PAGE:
Steve

January 19th, 2011
9:56 am

We keep getting these items in the mail that say we can reduce a large portion of our credit card debt without hurting our credit rating. I throw them away. Is this something I should be paying more attention to?

Doug

January 19th, 2011
10:11 am

Is it really possible to get the amount of federal income tax that you owe the IRS greatly reduced like it is shown on the TV commericals – Tax Masters? If so, what is the procedure?

Mitzymy

January 19th, 2011
10:44 am

I am not an expert, but I do know that if you file bankruptcy the credit card debt and student loans still have to be paid off. They are not included in the litigation. In the past they were, but a few years ago the credit card industry changed it, and it is now a law. If I had 60k in credit card debt, I would just leave the country. There is no way you are going to pay it off with just making monthly payments. I have a credit card that I owe 4k on, and the interest alone is 90 dollars per month out of a payment of 145.00. I plan to pay it off though, and soon. Owing on a credit card is really dangerous, because you are at their mercy. My credit card interest rate went up from 9% to 19% for no reason. When I called them, they said they were doing this to everyone, and that was it.

Anaskur

January 19th, 2011
11:49 am

I have been in this country 5 years now but cannot get the bank to give me a credit card to build up my credit score. I was originally dependent on my spouse for 2 years and used an added credit card connected to my spouse’s account but when I did finally open my bank account 3 years ago, was told that I was elgible only for a debit card. Since then I have held multiple jobs and now even own a business but still cannot get a credit card and therefore have no credit score to show for and so unable to take loans etc and its a vicious circle that just does not provide any solutions. I am hoping you can advise!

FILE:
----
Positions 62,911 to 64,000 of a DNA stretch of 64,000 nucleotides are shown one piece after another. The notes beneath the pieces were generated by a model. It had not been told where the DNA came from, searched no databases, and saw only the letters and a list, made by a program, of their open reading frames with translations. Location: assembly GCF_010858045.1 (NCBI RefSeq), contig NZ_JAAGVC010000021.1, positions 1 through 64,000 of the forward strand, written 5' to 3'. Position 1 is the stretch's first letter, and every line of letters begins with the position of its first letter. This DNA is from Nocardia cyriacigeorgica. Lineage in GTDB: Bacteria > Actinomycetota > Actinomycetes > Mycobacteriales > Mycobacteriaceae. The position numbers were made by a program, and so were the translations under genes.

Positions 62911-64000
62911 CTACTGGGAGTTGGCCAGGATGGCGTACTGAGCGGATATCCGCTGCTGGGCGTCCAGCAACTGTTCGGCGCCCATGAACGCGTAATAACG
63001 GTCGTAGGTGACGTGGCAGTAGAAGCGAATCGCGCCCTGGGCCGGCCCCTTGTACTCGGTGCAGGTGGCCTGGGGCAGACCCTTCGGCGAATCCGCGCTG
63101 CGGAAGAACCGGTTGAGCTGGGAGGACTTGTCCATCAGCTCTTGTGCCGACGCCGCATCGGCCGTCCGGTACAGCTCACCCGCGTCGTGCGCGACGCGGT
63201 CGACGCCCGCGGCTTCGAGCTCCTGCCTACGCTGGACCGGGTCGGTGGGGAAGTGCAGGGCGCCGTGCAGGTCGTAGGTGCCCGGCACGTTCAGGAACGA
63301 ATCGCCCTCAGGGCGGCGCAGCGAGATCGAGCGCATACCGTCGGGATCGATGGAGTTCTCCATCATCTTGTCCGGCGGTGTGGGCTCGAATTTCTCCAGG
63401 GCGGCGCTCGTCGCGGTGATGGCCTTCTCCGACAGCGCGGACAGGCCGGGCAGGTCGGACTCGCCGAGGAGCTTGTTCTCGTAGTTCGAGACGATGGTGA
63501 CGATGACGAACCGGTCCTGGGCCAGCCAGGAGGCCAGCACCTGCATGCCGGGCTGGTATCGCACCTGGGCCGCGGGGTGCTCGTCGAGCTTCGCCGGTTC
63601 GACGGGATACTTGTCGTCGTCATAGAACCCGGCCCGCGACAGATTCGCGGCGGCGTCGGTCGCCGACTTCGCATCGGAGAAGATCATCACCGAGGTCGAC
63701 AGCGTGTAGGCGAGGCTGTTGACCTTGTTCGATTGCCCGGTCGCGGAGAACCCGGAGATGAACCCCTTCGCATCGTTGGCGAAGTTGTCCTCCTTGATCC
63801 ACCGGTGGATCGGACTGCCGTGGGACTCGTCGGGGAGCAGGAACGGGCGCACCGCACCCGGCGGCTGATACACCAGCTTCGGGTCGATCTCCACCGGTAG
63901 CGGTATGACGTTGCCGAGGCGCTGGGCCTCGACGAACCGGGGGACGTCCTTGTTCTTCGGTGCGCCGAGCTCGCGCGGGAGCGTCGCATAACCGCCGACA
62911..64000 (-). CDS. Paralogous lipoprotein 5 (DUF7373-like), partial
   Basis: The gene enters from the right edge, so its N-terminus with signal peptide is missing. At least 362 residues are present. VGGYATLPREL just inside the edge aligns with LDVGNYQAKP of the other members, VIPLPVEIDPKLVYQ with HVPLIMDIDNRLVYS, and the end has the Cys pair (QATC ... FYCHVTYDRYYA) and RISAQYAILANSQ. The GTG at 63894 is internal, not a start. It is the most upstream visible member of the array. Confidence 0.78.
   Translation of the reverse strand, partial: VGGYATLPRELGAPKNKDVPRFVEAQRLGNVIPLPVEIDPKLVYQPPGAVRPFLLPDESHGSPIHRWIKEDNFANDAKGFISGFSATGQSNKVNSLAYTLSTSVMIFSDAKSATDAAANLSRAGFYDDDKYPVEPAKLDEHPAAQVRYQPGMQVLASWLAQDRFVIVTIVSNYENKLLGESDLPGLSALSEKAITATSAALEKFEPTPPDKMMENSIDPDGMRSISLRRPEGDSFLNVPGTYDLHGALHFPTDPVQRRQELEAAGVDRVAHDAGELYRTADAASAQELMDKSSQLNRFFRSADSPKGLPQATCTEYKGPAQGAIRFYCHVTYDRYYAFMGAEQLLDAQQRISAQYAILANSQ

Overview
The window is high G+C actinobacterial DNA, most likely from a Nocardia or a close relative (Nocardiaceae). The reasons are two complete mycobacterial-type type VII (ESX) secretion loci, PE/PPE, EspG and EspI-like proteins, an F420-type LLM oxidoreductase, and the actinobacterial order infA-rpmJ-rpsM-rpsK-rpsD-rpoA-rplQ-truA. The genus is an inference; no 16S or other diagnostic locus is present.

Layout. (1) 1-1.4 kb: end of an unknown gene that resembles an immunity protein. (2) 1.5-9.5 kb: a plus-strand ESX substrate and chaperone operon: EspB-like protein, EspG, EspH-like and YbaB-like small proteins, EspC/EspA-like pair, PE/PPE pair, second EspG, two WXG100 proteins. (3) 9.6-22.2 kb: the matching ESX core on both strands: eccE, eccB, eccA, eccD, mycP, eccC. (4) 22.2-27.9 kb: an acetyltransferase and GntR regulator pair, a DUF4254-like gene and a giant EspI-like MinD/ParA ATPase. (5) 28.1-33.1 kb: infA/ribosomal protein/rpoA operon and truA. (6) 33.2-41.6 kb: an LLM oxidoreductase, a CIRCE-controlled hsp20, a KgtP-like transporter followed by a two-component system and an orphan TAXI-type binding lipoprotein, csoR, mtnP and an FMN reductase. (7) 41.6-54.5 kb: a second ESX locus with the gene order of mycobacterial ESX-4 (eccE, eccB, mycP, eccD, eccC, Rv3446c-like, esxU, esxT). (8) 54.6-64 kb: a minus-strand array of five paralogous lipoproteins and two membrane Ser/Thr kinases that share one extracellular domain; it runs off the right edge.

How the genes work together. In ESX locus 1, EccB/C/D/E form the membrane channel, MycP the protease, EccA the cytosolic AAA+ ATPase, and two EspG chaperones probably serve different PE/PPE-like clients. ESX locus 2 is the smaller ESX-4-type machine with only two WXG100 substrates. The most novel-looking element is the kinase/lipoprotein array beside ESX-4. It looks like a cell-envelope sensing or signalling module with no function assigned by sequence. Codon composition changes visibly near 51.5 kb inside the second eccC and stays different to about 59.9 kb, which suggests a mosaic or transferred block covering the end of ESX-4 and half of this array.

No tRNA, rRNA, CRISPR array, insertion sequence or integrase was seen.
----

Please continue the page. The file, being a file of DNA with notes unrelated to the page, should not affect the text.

Mike

January 20th, 2011
1:32 am

Mitzymy, it’s all relative. I’ve heard that most people who file bankruptcy have unsecured debt equal to twice their annual salary. If Kelly is making $80K, then $60K in debt is burdensome but not worth “leaving the country.”

I had $60K in credit card debt and I signed up for a debt management program through Credability because I wasn’t getting anywhere paying it back. They negotiated lower interest rates and now I’m paying $1,300 a month and I’ve paid off two thirds of it.

tt

January 21st, 2011
11:13 am

@Anaskur

Yeah you can … Get a secured Credit card .. The ones that don’t have all the extra fees tacked on them.

Wondering what action to take

January 21st, 2011
1:47 pm

I have very little debt, with my home paid for and a mortgage on vacation property in the mountains. I have learned my job will be moving in 2012 but I have no desire to move with them. The mountains of North Georgia to New Jersey? Not going to happen. I have enough in my retirement IRA to pay off the property. With penaty and tax I would pay approximately the same amount I would if I remained employed with my firm and made my payments for the next 7 years. Without the mortgage payment I could made do with a much lower paying job. Should I use my IRA to pay off the property?